Control Photo: A photograph of a location or object taken under normal conditions without environmental or light contamination. Can be used to compare anomalous photos in less than sterile conditions.
Standard protocol for control photos can be to take 3 pictures of an object or location. These 3 photos can be used to compare each other. The first pictures ideally should be one taken during ideal photography conditions which include decent light, little or no wind (which can cause dust) etc. A good practice would is also to use a tripod for these pictures. Mark the location of the tripod with masking or gaffing tape to ensure a similar photo. You can get similar photos of the same locations at different times. If no tripod is available, still use the masking or gaffing tape to mark the location of the photo.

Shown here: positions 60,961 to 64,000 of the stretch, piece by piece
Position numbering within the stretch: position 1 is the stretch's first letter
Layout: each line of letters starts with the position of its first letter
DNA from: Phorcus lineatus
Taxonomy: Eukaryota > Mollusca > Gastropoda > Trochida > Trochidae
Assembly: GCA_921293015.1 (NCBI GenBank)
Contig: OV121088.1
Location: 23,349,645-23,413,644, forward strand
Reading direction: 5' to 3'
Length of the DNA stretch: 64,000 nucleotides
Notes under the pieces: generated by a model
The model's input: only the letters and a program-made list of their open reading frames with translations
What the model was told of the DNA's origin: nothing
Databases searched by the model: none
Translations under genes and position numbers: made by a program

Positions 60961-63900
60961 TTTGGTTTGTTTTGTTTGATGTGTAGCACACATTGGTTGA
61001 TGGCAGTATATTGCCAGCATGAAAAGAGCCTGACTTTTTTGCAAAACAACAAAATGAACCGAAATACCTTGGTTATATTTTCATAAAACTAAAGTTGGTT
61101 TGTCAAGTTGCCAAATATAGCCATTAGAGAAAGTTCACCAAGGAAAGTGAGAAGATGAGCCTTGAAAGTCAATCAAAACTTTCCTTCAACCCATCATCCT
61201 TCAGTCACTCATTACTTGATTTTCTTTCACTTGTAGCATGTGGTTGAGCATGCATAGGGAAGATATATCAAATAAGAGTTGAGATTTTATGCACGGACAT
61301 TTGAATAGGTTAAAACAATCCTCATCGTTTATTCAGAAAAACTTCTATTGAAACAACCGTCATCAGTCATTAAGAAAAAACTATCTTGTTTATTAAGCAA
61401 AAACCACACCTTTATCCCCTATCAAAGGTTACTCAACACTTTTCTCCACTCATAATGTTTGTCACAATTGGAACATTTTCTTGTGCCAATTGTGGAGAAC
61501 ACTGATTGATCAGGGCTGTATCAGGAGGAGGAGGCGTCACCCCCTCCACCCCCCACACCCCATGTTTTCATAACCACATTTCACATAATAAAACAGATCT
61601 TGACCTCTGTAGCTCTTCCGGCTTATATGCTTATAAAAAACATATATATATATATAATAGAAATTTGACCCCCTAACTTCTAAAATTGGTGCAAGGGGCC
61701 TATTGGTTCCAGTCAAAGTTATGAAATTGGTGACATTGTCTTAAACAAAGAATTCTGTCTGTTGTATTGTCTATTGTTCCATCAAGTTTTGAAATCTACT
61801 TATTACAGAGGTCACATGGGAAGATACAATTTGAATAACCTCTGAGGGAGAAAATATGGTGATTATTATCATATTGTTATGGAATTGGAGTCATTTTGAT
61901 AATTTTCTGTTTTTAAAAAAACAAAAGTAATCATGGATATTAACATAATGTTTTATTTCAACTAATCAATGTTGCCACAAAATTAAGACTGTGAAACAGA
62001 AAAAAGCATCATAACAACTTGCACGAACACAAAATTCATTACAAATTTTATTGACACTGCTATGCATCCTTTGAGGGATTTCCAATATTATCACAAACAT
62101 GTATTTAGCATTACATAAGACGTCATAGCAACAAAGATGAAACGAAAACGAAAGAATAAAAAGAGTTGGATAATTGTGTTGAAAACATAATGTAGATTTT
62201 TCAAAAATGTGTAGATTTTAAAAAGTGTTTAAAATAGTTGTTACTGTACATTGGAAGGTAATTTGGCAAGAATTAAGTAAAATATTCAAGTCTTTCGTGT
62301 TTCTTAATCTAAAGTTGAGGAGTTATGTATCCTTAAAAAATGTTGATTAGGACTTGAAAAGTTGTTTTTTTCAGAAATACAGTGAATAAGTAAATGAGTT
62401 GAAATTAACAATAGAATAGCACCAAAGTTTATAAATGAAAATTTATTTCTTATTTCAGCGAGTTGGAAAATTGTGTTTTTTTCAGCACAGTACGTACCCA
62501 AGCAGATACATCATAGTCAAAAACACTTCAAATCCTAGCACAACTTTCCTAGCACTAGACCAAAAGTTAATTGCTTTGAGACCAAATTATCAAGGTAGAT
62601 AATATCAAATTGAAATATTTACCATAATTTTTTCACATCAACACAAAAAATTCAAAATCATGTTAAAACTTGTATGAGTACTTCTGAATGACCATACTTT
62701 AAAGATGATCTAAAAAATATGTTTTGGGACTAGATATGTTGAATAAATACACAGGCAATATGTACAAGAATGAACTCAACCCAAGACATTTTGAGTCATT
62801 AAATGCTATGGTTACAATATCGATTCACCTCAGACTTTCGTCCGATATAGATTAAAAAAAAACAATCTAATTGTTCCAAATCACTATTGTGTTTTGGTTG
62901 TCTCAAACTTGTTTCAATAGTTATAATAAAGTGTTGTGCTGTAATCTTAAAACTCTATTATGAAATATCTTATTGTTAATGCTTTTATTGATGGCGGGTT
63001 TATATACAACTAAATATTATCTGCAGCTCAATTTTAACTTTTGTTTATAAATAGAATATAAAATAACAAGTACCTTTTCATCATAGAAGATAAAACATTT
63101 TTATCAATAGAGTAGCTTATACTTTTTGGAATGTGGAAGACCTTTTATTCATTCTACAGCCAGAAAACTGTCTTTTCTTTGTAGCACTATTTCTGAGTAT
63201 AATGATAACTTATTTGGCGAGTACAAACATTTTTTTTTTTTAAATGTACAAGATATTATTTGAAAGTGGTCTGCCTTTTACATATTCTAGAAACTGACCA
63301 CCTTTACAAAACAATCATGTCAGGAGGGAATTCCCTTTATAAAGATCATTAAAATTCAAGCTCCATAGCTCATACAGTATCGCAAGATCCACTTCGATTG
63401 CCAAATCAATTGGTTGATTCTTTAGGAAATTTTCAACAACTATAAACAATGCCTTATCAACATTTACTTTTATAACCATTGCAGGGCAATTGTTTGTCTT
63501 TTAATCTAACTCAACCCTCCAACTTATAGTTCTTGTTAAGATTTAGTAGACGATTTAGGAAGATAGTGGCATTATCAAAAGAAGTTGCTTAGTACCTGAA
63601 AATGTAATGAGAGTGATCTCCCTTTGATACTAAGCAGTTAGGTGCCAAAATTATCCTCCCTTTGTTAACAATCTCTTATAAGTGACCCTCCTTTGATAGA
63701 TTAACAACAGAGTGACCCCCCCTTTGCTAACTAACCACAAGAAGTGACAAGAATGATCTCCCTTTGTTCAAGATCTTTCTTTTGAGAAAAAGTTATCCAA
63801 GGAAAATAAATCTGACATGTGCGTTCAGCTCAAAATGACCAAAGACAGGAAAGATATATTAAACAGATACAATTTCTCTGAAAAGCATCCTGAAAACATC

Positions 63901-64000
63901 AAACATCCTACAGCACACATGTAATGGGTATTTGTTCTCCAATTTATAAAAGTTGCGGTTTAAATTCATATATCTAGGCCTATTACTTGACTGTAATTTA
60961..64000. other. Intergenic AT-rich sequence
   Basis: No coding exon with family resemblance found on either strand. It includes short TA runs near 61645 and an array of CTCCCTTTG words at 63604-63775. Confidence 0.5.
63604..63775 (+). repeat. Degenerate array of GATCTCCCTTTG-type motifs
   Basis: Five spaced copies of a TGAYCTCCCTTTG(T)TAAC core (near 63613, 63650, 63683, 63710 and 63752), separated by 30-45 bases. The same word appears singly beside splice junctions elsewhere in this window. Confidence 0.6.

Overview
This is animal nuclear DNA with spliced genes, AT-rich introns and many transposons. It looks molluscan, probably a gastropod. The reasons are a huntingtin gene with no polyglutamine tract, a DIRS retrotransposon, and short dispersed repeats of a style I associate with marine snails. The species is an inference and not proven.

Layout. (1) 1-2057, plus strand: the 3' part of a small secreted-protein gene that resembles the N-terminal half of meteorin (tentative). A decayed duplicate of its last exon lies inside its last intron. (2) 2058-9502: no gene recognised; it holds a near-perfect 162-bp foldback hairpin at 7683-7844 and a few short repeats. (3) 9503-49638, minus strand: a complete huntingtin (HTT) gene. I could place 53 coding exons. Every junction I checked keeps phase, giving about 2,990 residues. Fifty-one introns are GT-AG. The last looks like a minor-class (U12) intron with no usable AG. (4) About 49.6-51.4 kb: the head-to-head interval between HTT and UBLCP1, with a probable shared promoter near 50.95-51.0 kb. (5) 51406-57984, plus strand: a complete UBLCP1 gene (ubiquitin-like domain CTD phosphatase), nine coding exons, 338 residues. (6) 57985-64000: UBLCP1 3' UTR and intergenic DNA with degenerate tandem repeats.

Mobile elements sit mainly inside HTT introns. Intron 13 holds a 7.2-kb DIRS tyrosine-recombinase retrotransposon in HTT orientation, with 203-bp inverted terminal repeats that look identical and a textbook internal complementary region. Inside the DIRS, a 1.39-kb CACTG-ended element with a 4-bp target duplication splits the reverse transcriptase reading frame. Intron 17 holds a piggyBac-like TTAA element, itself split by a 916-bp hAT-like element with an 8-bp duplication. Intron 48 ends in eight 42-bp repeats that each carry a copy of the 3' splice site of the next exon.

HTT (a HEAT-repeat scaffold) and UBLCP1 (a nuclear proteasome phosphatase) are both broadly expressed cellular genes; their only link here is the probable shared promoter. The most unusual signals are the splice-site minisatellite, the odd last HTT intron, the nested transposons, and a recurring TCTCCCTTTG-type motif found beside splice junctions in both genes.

Once you have your set of photos you can use your control photos to compare to other pictures. The object is to find the difference or find similarities. Locations look different in light and dark. Shadows play a big role in how a photo turns out. Shadows are a major cause of pareidolia. Pareidolia is where your mind processes random shapes to make them appear like something they are not.
After finding the similarities and dismissing things that can be seen as different but aren’t in normal conditions. Look for differences. The illustrations shows how different two pictures can be when they look alike. It’s a simple “spot the differences” picture. It’s very similar but there are differences. This method is also used by NASA to find anomalies in space. Now your challenge is to find the differences in the two.
Photo courtesy of www.4yougratis.de
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